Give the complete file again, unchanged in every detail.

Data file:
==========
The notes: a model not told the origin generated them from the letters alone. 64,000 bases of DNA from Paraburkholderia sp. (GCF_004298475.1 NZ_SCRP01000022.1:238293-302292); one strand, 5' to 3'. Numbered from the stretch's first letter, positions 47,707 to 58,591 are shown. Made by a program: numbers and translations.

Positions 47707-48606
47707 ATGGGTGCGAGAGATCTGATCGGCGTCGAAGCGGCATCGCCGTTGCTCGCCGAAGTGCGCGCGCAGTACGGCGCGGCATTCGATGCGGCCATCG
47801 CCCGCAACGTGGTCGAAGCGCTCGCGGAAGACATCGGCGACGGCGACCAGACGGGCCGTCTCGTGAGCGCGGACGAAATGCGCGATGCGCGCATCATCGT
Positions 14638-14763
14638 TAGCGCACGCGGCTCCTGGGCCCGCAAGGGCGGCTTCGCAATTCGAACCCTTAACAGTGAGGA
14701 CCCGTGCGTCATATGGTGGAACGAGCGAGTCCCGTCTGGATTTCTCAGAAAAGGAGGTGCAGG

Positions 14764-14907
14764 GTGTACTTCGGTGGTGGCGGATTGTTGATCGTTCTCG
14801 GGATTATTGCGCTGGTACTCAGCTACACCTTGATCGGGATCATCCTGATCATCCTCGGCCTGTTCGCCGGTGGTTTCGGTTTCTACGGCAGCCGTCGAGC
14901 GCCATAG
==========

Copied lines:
The notes: a model not told the origin generated them from the letters alone. 64,000 bases of DNA from Paraburkholderia sp. (GCF_004298475.1 NZ_SCRP01000022.1:238293-302292); one strand, 5' to 3'. Numbered from the stretch's first letter, positions 47,707 to 58,591 are shown. Made by a program: numbers and translations.

Positions 47707-48606
47707 ATGGGTGCGAGAGATCTGATCGGCGTCGAAGCGGCATCGCCGTTGCTCGCCGAAGTGCGCGCGCAGTACGGCGCGGCATTCGATGCGGCCATCG
47801 CCCGCAACGTGGTCGAAGCGCTCGCGGAAGACATCGGCGACGGCGACCAGACGGGCCGTCTCGTGAGCGCGGACGAAATGCGCGATGCGCGCATCATCGT
Positions 14638-14763
14638 TAGCGCACGCGGCTCCTGGGCCCGCAAGGGCGGCTTCGCAATTCGAACCCTTAACAGTGAGGA
14701 CCCGTGCGTCATATGGTGGAACGAGCGAGTCCCGTCTGGATTTCTCAGAAAAGGAGGTGCAGG

Positions 14764-14907
14764 GTGTACTTCGGTGGTGGCGGATTGTTGATCGTTCTCG
14801 GGATTATTGCGCTGGTACTCAGCTACACCTTGATCGGGATCATCCTGATCATCCTCGGCCTGTTCGCCGGTGGTTTCGGTTTCTACGGCAGCCGTCGAGC
14901 GCCATAG